By default the camera does 1) for you. That is why you get a jpg file out of it. The camera has lots of settings you can adjust to influence this and it does a very good job. If time allows (no good if you take thousands of pics a day) doing the raw processing yourself gives some considerable flexibility and you can revisit and make multiple versions of the image from “go” as it were.

    The standout feature of editing tools for 2) is the use of layers: building a final image from a stack of slices.

    I use Canon and Fuji cameras. I started with Canon free software (DPP) and moved to Adobe Lightroom which is a raw processor that combines a file organiser. (Digital Asset Management). It also lets me treat Canon and Fuji images in one place. I process raw files because I don’t take many pics. I started about two months after buying the camera because I wanted to swap at will between the camera standard and landscape picture styles and see what looked best. It was easier to toggle the option on and off on the computer than take two pictures and compare them later. Raw processors do basic editing like cropping and dust removal.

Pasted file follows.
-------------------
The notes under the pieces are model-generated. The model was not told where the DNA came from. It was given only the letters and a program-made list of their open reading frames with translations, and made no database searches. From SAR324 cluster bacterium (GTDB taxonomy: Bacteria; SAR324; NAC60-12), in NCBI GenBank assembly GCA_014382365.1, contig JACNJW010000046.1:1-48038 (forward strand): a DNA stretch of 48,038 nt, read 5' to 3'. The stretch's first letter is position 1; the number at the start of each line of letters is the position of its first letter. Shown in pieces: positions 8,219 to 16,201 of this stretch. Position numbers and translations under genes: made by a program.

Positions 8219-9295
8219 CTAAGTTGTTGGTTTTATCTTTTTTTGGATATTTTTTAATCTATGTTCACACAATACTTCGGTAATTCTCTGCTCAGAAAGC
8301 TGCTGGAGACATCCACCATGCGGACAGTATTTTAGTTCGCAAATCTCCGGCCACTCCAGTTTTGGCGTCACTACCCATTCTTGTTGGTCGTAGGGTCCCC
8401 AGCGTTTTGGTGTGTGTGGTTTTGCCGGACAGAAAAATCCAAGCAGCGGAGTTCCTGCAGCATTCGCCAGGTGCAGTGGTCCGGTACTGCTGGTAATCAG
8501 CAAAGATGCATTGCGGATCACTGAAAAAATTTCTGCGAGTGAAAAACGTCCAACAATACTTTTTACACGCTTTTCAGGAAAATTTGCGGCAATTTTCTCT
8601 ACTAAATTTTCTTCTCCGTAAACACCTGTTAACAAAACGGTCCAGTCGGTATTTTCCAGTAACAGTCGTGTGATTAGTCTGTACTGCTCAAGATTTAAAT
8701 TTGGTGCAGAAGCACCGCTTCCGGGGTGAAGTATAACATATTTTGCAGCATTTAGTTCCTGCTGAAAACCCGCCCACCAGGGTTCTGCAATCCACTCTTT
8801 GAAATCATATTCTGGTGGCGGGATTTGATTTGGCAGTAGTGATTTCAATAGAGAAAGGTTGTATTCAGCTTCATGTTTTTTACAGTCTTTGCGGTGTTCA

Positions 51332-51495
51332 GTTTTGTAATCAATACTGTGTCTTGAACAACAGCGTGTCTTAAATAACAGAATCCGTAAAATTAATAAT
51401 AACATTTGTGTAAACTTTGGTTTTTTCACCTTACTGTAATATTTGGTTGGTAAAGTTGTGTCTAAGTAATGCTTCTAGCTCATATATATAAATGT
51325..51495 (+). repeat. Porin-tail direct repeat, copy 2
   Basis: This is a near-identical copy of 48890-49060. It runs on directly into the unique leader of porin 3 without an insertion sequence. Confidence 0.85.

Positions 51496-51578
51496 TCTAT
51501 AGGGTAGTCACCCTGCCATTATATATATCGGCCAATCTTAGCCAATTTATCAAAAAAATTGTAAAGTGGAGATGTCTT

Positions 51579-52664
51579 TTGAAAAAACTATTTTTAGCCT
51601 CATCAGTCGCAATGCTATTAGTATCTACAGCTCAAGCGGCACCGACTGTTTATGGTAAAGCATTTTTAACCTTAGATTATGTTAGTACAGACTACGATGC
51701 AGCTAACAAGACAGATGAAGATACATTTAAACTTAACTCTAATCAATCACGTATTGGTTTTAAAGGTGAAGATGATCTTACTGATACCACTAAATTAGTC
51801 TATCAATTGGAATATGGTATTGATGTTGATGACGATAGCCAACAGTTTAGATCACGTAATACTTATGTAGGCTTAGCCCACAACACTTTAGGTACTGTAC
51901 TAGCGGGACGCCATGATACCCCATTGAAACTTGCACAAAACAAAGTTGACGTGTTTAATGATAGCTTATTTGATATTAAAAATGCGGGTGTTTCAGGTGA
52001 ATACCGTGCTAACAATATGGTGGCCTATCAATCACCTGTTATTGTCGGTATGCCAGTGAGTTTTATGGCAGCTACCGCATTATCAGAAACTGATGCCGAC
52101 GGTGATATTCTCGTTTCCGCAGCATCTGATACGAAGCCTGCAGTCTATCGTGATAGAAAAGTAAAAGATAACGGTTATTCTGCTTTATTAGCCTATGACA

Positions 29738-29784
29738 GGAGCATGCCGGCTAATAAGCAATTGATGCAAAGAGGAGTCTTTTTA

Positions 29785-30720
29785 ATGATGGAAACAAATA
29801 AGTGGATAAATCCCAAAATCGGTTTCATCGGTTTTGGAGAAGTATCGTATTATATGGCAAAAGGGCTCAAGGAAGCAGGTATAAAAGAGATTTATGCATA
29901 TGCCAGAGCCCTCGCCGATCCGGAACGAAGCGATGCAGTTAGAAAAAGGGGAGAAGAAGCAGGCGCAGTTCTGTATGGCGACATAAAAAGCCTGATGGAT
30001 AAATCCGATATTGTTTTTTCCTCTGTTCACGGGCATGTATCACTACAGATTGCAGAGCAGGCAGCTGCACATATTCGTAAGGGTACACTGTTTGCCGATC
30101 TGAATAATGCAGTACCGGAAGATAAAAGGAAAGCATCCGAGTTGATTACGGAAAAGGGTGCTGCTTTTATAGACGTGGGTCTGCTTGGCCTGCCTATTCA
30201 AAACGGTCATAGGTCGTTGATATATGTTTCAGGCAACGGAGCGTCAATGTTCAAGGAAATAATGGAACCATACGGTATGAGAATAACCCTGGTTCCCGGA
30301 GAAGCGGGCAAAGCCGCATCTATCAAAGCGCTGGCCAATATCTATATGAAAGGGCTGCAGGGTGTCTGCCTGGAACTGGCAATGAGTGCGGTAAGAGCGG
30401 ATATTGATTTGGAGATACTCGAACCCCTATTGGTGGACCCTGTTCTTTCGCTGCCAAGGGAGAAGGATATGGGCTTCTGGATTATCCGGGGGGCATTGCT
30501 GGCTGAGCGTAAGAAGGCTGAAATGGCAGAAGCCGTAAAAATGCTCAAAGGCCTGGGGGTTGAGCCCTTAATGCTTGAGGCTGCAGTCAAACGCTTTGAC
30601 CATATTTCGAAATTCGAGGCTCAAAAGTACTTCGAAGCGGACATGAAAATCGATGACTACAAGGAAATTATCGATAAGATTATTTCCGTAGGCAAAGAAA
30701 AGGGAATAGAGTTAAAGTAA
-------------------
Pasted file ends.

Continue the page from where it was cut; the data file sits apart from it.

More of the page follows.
I also use On1 software. It is a combined raw processor and editor. I use it mostly to edit jpgs people place in Appraisal here for comment. It has a not bad “removal tool” for deleting unwanted objects which is probably the most used advanced editing tool applied to finished images.

    Check out your camera free software - you can learn on it. Find out what the college will use. If it is Adobe they may have a student licence for it.
     
    Oldboybob likes this.
  4. Geren

    Geren Well-Known Member

    I use Photopea with my classes as it's free and available online. It has a lot of the same functionality as Photoshop.
     
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  5. Chester AP

    Chester AP Well-Known Member

    I would certainly find out what software the college uses and try to use that. Learning something might be confusing (we could all offer different recommendations) if you later have to use their preferred one.